Current ROCAF inventory includes over 400 combat aircraft, the mainstays being the AIDC F-CK-1 Ching-kuo IDF (Indigenous Defense Fighter) and F-16 while the Mirage 2000-5 provides the most formidable air-defense capabilities. Older F-5 fighters are gradually being phased out but remain in service.
The United States serves as the ROCAF's main supplier of equipment and also provides training for ROCAF and ROC Navy pilots at Luke AFB in Arizona. This base which is between Phoenix and Tucson has an instrumented flight area for training approximately the size of the State of Connecticut. German Air Force (Luftwaffe) and German Naval Aviation (Marineflieger) who used to train at Luke AFB from 1957 to 1983 now train at NATO facilities at CFB Goose Bay in Canada and also alongside the USAF at Holloman AFB in New Mexico. As of 2019 the US Air Force is assisting the Taiwanese Air Force in sourcing new and surplus F-5 parts.
Prior to 1984, ROCAF fighters were almost exclusively American-made aircraft sold under terms of a mutual defense treaty between the Republic of China and the United States. Development of the F-CK-1 Ching-kuo Indigenous Defense Fighter (IDF) began in 1984 due to U.S. refusal to sell F-20s and F-16s to the ROCAF as a result of changes in national policy between the U.S. and the People's Republic of China. After a successful maiden flight in 1989, the domestically produced fighter entered service in 1994. However, the ROCAF was subsequently able to obtain F-16s from the United States as well as Mirage 2000-5 fighters from France, resulting in delays to later IDF development that had been anticipated.
In response to American refusals to supply "smart bombs", Taiwan is developing their own equivalent of the Joint Direct Attack Munition for attacks against the PRC mainland in case of invasion preparations.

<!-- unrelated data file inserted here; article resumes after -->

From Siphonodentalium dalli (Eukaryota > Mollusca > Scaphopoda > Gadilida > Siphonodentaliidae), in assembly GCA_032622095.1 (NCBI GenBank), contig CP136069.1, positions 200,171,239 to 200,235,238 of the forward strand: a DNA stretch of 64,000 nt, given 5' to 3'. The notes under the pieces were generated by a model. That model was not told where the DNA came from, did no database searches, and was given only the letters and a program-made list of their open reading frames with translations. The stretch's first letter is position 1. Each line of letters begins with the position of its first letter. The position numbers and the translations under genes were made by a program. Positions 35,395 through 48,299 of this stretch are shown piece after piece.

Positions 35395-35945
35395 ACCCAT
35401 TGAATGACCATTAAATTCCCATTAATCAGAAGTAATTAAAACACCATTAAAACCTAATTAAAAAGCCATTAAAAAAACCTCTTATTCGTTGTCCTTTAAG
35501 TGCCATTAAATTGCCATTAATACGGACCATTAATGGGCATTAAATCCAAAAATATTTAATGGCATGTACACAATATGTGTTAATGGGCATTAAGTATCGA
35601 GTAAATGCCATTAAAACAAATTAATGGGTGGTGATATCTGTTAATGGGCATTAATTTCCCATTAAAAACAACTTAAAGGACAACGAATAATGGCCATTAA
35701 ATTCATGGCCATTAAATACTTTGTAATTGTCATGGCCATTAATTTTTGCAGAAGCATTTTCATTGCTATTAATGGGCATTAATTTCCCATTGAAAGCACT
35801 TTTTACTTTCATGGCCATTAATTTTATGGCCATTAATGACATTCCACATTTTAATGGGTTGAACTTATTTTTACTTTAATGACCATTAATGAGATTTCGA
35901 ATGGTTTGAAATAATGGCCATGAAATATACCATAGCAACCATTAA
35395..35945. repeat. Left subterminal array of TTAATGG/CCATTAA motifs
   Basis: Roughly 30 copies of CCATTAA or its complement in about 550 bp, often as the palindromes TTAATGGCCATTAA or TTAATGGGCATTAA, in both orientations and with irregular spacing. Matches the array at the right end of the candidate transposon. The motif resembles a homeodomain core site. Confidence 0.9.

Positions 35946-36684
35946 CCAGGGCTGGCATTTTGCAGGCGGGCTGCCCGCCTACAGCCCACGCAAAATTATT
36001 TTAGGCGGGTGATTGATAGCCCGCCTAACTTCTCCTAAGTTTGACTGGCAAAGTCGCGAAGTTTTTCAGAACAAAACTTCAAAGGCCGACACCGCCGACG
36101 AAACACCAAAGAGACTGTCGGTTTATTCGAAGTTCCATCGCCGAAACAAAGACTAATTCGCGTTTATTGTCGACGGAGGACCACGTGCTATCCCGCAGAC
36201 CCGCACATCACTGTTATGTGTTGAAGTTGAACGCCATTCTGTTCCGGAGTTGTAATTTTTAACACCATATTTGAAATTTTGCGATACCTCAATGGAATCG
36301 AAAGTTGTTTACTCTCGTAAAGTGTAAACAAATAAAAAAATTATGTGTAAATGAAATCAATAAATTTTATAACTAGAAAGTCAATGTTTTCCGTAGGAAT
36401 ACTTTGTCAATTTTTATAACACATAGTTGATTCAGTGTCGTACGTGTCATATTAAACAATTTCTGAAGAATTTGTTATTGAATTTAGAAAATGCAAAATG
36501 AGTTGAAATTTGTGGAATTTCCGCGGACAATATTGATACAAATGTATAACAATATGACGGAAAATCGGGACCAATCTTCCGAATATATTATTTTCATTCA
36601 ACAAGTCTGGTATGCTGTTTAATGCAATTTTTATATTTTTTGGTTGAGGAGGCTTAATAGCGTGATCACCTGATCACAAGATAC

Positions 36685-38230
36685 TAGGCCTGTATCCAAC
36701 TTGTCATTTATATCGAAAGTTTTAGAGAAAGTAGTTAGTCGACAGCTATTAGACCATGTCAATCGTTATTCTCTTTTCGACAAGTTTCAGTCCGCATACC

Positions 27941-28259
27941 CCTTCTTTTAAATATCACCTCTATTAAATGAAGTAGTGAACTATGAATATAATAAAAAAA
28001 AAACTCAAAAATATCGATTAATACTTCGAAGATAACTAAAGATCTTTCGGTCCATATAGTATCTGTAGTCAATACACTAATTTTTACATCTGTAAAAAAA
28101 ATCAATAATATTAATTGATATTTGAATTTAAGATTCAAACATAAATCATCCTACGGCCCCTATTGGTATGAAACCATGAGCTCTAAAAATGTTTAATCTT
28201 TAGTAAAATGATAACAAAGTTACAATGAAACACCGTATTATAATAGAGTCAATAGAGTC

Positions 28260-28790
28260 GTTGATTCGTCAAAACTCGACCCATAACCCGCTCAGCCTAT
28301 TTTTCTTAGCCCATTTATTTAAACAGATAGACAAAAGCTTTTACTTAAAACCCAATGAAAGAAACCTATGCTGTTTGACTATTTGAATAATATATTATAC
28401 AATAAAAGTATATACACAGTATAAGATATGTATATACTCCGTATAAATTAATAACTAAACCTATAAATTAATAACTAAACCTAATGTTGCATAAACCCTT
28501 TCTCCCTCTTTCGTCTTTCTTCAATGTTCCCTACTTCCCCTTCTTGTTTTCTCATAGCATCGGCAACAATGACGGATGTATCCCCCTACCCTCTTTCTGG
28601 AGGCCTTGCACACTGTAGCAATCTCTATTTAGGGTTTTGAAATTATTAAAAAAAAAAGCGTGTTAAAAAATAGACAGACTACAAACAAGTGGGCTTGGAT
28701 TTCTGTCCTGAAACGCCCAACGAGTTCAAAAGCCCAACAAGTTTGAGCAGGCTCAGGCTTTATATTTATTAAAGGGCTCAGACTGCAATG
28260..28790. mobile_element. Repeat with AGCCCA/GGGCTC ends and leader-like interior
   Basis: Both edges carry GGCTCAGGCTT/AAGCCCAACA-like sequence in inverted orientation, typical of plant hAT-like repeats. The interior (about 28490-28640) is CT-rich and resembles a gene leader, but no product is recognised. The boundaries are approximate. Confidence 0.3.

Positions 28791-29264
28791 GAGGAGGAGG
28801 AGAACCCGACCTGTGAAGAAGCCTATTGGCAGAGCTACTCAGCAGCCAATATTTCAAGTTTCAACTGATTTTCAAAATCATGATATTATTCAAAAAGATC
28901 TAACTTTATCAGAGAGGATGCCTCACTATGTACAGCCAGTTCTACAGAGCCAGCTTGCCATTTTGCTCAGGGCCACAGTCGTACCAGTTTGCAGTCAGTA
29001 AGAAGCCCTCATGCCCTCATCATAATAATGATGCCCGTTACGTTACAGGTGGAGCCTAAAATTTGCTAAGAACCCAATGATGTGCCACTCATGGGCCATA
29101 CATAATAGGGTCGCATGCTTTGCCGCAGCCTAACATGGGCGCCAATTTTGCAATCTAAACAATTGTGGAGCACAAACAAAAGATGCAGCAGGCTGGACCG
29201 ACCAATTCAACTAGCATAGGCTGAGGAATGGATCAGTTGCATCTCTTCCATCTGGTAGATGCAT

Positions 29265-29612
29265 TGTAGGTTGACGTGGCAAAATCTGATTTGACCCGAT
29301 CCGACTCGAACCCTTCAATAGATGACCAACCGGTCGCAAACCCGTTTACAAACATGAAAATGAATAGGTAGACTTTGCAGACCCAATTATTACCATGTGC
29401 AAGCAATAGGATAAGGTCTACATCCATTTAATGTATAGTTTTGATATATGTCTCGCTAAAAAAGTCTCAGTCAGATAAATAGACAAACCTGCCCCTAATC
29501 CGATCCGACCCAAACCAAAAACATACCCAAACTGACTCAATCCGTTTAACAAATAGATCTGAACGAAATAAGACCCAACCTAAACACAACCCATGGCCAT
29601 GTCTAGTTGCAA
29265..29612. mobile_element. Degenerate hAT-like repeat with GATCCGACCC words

Taiwan is looking to replace its current fleet of AT-3 jet trainers and F-5 LIFT planes with 66 advanced trainers. In 2008 the Republic of China Air Force released a request for information (RFI) and two companies including Lockheed Martin for the T-50 and Alenia Aermacchi's M-346 responded to the request. These planes were expected to be license produced in Taiwan with a local partner firm, and the overall estimated contract value was 69 billion New Taiwan dollars (US$2.2 billion). However, after the election of President Tsai Ing-wen, who intends to make Taiwan's defense industry a cornerstone for future development, it was decided to domestically design and build 66 AIDC T-5 Brave Eagle supersonic trainers instead of selecting the T-50 or M-346. The T-5, with a program cost of NT$68.6 billion, will be a new aircraft whose design will draw upon Taiwan's expertise gained by building the domestically produced Indigenous Defense Fighter.